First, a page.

19 December, 2019
A Claimant who was injured whilst attempting to move an archery target has lost her claim at trial.
The Defendant provided archery facilities and training sessions. The Claimant was a keen archer and attended sessions on a regular basis. Prior to an archery class starting, the Claimant chose to move one of the target stands. In doing so, the stand collapsed on to her hand and she sustained an injury.
The Claimant alleged that the Defendant was negligent and in breach of s.2 Occupiers Liability Act 1957.
The Judge found that the Claimant was very familiar with the structure of the target stand; she had been an archer for 40 years and had previously been involved in training exercises with youth teams and workers. The Judge found that she had received training on how the target structures should be set up or moved. He was satisfied that she was aware of the correct manner to move the stand. However, the Claimant had adopted a dangerous method, which risked her hand being trapped. This was outside of the training and from a common sense point of view, he agreed that it was an inevitable consequence that if the back arm came off the ground first, that it would topple forwards as the centre of gravity shifted.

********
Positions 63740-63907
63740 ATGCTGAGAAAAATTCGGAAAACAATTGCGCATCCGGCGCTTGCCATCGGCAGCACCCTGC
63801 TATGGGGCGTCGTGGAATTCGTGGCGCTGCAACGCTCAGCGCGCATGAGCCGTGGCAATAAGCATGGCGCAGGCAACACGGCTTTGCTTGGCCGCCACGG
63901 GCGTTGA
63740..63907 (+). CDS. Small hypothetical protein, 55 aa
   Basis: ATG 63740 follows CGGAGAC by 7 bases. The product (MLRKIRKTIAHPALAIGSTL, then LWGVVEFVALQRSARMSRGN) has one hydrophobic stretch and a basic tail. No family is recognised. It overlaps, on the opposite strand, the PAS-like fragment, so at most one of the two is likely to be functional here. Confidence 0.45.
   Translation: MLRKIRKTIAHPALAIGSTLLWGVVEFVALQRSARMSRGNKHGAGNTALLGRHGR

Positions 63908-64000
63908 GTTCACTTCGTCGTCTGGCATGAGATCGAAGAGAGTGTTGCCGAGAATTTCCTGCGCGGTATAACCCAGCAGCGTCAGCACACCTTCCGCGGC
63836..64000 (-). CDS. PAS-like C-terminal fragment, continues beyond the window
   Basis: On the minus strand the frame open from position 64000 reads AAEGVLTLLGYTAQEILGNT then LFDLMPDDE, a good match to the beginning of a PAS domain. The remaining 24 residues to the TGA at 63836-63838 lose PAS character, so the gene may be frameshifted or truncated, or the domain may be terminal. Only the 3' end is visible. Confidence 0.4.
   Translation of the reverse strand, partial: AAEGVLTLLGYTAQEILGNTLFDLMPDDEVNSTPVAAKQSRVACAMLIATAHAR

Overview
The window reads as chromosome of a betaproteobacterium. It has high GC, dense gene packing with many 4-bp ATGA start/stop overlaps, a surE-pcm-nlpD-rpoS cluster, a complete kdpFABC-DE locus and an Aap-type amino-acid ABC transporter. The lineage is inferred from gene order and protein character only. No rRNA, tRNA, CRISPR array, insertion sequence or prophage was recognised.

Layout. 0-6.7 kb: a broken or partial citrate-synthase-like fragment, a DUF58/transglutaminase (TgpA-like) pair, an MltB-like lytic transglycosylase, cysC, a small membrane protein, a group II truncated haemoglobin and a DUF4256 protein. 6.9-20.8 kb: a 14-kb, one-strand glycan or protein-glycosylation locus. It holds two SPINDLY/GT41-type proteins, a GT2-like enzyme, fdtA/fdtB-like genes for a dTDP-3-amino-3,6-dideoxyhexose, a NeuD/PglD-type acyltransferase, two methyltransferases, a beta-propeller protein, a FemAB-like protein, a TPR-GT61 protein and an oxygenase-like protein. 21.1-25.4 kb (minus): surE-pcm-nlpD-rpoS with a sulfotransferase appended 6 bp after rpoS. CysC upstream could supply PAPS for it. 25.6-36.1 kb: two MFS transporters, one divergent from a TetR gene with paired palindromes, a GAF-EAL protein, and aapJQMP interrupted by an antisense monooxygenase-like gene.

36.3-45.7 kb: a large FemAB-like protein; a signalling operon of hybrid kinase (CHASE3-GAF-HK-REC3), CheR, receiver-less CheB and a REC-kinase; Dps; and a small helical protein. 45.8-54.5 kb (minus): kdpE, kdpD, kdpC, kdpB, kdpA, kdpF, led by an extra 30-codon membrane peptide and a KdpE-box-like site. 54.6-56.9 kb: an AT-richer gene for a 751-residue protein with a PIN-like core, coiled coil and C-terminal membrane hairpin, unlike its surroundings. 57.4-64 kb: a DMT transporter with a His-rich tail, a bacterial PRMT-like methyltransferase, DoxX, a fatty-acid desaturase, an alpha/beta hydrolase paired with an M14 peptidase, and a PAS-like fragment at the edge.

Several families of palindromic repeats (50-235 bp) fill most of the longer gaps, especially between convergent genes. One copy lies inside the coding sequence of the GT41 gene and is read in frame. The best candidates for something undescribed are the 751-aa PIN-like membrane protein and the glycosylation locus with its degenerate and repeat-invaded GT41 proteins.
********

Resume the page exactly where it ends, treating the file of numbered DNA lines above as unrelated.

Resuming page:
The targets had been set up on a provisional basis with a view to being moved at the start of the club session. It was the Judge's view that the Claimant should have sought consent or reassurance that the targets were safe to be moved before attempting to handle the stand.
The Claimant also alleged that the wingnuts had not been tightened. The Judge was not satisfied that the failure to tighten the nuts was a breach of duty. In any event, the Judge concluded that the cause of the accident was the incorrect moving procedure adopted by the Claimant.
The claim was dismissed.
The Judge in essence concluded that the Claimant was the 'author of her own misfortune'. She was an experienced and trained sportswoman who took it upon herself to move a large target stand without permission and in a manner that lacked common sense. The equipment was not defective or dangerous and ultimately there was little more the Defendant could have done to have prevented this accident from occurring. We are reminded of McCombe LJ's comments in the Court of Appeal case of Edwards v Sutton LBC (2016) 'not every accident (even if it has serious consequences) has to have been the fault of another; and an occupier is not an insurer against injuries sustained on his premises'.